Nigeria’s Economy changing lane through Agriculture

Mono-economy which is premised on oil and gas had for many years dictated the pace of Nigeria’s economic growth. However, with the recent GDP growth recorded in agriculture and its sub-sectors, analysts have renewed the calls for diversification into agro-economy.

Facts, statistics

According to the Nigerian Gross Domestic Product Report- GDP (Q4 and Full year 2018 released by the Nigerian Bureau of statistics (NBS), Nigeria’s agriculture sector grew by 2.12% in 2018.

Similarly, it made 21.65% as its contribution to the country’s Gross Domestic Product (GDP) between January and March 2018.

Also, another data from the NBS revealed that the GDP from agriculture increased to N5408978.92 in the third quarter of 2019 from N3857705.59 in the second quarter of 2019.

In all, crop production remains the major driver of the sector, accounting for 89.84% of nominal agriculture GDP, while agriculture GDP grew by 14.27%, higher than 11.29% recorded in 2017.

As advanced by many economic analysts in the past, agriculture may have significantly contributed to the country’s economy, but this question to ask is: “Has successive administration backed policy with actions?

Buhari’s avowals

However, in proving pundits wrong, President Muhammadu Buhari in far away Kenya in 2016 promised to match words with actions. According to him, the country was going to enhance agriculture productivity via subsequent budgetary.

Speaking to reporters in Kenya on the margins of the Sixth Tokyo International Conference on African Development (TICAD VI), President Buhari said African countries had a lot to learn from Japan on developing agriculture.  

The Nigerian president, who was making a particular reference to diversification and the technologically-driven agricultural practice in Japan, vowed to sustain concrete measures to diversify the economy by devoting more resources to agriculture in the country.

He was quoted as saying, “This year, in Nigeria, we started an aggressive farming programme that entails organising farmers into cooperatives in the second and third tier of government. We intend to put more resources in our 2017 budget, especially in the procurement of machinery for land clearing, fertilisers, pesticides and training of less-educated farmers, as farm extension instructors.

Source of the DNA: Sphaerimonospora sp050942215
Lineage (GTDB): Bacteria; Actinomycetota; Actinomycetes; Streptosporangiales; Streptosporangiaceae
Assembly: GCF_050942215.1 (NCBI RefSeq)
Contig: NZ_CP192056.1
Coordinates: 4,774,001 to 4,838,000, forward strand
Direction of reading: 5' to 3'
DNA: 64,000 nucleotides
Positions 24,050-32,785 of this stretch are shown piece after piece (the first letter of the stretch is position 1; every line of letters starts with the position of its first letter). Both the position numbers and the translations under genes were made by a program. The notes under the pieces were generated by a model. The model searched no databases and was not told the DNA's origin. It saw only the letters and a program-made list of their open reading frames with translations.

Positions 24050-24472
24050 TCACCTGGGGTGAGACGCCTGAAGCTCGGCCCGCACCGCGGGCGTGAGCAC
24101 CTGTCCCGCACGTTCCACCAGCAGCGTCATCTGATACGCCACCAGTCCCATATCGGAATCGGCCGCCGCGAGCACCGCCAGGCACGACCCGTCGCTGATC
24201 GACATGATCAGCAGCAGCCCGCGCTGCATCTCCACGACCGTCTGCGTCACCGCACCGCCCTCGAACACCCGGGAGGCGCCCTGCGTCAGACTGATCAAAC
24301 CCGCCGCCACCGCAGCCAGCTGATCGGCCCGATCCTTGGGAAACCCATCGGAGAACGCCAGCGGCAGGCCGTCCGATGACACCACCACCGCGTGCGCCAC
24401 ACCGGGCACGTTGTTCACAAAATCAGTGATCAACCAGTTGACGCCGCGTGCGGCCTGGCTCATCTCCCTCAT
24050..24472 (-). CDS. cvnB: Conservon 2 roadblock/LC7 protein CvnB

“We have already registered some success this year in a number of states; we identified some 13 states that will be self-sufficient in rice, wheat and grains before the end of 2018.

“We are very positive that soon we will be able to export these food products. We are also lucky that the farming season in the northern part of the country has been very good and we are expecting a bumper harvest this year.”

President Buhari also said Japan’s story of rapid economic growth, hard work and advanced technology should encourage Africans to strive harder and solve its development challenges. 

“Japan has greatly advanced in technology, particularly in solar power, infrastructure to spur growth in medium and small-scale industries. Because of the advanced use of technology, farming and agriculture can become competitive.”

Requesting for increased participation of the Japanese government and the private sector in the Nigerian economy, Buhari said, “Japan has the knowledge, technology and capital to assist African countries to develop and Japanese firms are in a very good position to successfully compete for the development of infrastructure in Nigeria.”


As parts of plans for diversification of the economy, a former minister of agriculture and rural development, Chief Audu Ogbeh, while unveiling the federal government’s Agricultural Roadmap for Diversification of Economy in 2016, tagged, “The Green Alternative,” hinged the mover on the quest to jump start the economy diversification policy.

According to him, the moves were aimed at boosting local food production for self-sufficiency and exportation. Ogbeh also said the President Buhari-led administration has identified agriculture and solid minerals as priority sectors for development to diversify the economy from oil.

Shedding more light on the roadmap, Ogbeh said the 129-page document “intends to, amongst other things, raise agriculture’s share of the GDP to 23 per cent; increase the share of labour force to 70 per cent; agricultural activity mix by 85 per cent crop production with a 15 per cent increase in livestock and other non-crops.”